Naturally, when something goes wrong in a relationship like this, the child is more likely to blame themselves and idealize the adult. This is why when Angel lost his soul, Angelus is more than thrilled to validate Buffy’s feelings that it’s entirely her fault. Heck, even Principal Snyder provides a background chorus for her self-loathing: “I’m gonna keep looking until I know exactly how this is all your fault.” Thankfully, Angel/Grace finally recognize their culpability and responsibility in all of this, which is why they apologize for their actions and properly take the bulk of the weight off Buffy/James’ shoulders, allowing both of them the opportunity to move on. There is an outflow of compassion for Buffy here that is hard-earned and cathartic. This entire scene is very well-written, being weighty yet poignant; haunting yet beautiful; powerful yet intimate.
After the spirits leave Buffy and Angelus’ bodies, there seems to be a brief moment of soulful residue left over where it appears that Angel is there rather than Angelus. This gives Buffy a moment of hope that Angel is back, but that moment is snatched away as quickly as it got there, thus completely foreshadowing the end of the season: Angel will get his soul back right before Buffy has to send him to hell; this moment emotionally prepares her to be able to follow-through on that one, which is an impressively subtle bit of setup for the finale.
After everything calms down, Buffy tells Giles that a part of her still doesn’t get why Grace would forgive James. Giles asks, “Does it matter?” Buffy, now having a bit of a change of heart through this experience, says, “I guess not”; she can now stop beating herself up over what happened and begin the long process of healing and moving on, which will still be quite the struggle as long as Angelus is still out there murdering people. But at least now Buffy won’t be feeling like, as Cain put it in “Phases” [2×15], “If that thing hurts anyone, it’s on your head.”
“I Only Have Eyes for You” is a masterpiece of the form. With themes ranging from blame and selfishness to forgiveness and love, the complexity and consequences of relationships have never been more apparent to Buffy. Season 2 does an excellent job looking at every angle of adolescent love and allows the characters to grow from those experiences. Mistakes have been made, consequences have been felt, and now forgiveness has been accepted. It’s almost time to fasten our seat belts, because the conclusion to this maelstrom of story is just around the corner. As for “I Only Have Eyes for You”? Well, let’s just say that it’s good for the soul.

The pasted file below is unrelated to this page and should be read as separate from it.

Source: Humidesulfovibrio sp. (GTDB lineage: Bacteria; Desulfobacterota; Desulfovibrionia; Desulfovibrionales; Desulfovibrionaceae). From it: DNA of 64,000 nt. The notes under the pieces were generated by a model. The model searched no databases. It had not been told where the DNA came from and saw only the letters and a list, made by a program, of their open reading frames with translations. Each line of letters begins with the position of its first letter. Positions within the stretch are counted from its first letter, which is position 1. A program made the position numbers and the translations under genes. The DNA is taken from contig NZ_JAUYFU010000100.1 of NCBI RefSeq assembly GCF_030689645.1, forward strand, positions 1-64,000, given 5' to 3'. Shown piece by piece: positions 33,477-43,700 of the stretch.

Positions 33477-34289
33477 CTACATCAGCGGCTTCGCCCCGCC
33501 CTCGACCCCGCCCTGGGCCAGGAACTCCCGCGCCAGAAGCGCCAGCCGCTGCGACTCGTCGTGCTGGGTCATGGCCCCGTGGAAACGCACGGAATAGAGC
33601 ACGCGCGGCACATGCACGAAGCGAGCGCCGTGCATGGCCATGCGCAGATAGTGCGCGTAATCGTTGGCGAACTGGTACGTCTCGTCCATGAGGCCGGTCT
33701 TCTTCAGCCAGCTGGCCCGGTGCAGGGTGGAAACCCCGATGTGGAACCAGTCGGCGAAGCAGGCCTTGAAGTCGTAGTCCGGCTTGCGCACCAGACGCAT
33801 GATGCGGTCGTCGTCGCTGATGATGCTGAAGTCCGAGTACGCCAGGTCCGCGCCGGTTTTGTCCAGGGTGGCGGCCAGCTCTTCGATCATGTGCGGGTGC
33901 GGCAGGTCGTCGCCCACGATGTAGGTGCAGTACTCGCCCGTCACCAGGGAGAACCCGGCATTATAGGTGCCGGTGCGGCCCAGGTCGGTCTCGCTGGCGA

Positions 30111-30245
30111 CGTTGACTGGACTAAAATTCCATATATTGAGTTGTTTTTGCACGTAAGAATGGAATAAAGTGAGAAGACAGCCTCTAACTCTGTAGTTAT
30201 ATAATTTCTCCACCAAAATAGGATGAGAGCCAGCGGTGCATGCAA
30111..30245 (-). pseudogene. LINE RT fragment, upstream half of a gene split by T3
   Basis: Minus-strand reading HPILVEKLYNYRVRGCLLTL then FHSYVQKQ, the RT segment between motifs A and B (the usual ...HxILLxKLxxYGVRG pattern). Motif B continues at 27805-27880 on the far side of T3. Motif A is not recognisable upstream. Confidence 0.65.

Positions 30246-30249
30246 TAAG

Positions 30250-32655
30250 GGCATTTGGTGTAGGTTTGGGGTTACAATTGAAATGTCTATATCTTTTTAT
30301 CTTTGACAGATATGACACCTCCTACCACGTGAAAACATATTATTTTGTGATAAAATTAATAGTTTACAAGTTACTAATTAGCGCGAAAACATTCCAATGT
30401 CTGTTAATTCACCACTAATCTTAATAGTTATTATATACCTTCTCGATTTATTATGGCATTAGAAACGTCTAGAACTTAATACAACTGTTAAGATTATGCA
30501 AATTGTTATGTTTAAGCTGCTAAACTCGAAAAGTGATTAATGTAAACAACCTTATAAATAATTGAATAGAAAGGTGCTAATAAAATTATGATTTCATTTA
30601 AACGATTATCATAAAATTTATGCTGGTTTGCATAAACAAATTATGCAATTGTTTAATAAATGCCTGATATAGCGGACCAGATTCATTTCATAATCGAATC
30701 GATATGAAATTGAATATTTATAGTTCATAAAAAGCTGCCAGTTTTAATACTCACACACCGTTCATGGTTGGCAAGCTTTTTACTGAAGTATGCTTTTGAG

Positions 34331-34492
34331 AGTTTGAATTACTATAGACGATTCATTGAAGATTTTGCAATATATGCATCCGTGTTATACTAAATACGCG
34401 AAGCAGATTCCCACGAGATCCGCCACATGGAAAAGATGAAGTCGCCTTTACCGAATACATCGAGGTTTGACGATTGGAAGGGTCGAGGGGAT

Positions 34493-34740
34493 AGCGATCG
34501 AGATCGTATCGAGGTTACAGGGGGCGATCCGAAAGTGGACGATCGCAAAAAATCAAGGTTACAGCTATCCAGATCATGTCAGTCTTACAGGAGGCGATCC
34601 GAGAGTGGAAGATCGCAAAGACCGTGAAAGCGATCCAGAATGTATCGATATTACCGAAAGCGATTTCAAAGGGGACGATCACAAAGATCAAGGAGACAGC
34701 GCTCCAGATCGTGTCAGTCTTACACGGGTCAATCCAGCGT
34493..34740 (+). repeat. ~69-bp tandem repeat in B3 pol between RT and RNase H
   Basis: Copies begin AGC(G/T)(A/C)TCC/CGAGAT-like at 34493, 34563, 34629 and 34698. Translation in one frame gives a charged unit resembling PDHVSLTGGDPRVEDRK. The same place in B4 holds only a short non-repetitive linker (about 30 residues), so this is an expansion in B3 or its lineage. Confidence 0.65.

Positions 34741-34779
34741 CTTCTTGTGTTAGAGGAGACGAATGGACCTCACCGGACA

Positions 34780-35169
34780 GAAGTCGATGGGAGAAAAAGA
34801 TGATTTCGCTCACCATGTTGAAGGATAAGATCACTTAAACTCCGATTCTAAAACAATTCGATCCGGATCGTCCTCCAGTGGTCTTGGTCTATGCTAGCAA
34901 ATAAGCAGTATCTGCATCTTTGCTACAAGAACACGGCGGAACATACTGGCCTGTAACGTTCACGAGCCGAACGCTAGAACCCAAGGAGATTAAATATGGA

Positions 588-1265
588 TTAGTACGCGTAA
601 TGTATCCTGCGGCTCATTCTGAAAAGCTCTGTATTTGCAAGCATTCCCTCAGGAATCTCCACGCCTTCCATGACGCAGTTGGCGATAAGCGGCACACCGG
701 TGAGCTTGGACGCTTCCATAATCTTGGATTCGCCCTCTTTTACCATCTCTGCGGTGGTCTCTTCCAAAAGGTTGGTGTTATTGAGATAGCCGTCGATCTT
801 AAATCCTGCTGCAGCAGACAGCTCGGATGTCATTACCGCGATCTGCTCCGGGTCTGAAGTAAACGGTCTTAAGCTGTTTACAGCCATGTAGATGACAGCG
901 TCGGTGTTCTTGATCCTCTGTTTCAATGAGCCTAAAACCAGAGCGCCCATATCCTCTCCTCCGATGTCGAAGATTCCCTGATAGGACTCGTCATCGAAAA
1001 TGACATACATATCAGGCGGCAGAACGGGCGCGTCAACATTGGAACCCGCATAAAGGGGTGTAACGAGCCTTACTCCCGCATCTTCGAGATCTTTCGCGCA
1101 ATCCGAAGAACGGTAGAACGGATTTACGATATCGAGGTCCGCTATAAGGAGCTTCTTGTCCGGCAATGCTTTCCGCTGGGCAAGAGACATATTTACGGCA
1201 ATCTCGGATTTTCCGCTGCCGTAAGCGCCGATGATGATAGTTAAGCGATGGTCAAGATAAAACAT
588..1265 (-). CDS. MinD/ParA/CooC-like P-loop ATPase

Minor Pros/Cons (+/-)
+ Oh, the Balcony of Pain. Emotional moments always seem to happen up there: “Welcome to the Hellmouth” [1×01], this, “Crush” [5×14], “All the Way” [6×06], “Dead Things” [6×13], and “Sleeper” [7×08], to say the least. I don’t necessarily think there’s any greater meaning here, only that, well, it’s the Balcony of Pain!
+ The song playing in the background at the Bronze is called “Charge”, by Splendid, and is performed by Whedon favorite Angie Hart (think “Conversations with Dead People” [7×07]). The lyrics often directly apply to the Buffy/Angel and James/Grace relationships, thus setting up where the episode is headed, such as “The way you love / Have you got a name for it? / ‘Cause I don’t understand it”, “Got a list tattooed on my memory / Of how our tryst should unfold”, “I’m falling from the opposite”, “My heart’s enlarged, and I charge / What do you say? / To a dream that won’t go away / ‘Cause I don’t know if I can stand it”, and “Forever isn’t something you want to be.”
+ Buffy looks especially badass wailing on the first possessed guy.
+ The gun dispersing into the air: nice effect!
+ Drusilla getting quite excited over their new home.
+ Spike mocking Angelus over how their new home is so friendly to sunlight.
+ The wasps making a pathway for Buffy to enter the school followed by the front doors opening by themselves is so very creepy. Fabulous visuals, again.
+ This Xander quote pretty much applies to Spike right now too: “I’m dead as hell, and I won’t take it anymore!” I don’t think he’ll be in a forgiving mood toward Angelus soon. I love that he — the former villain in the season — gets his own hero music for being back in business.
+ Angelus being possessed by love seems to completely throw him off the deep end. After this he suddenly becomes less enamored with a special end for Buffy, and more interested in just sending everything to hell. I can almost see him literally saying, ‘To hell with Sunnydale!’
– Willow still teaching Jenny’s old class and making forced jokes. This makes little-to-no sense.
* Snyder being in the know about the Hellmouth. The Mayor is also implicated. This is nice, subtle setup for Season 3.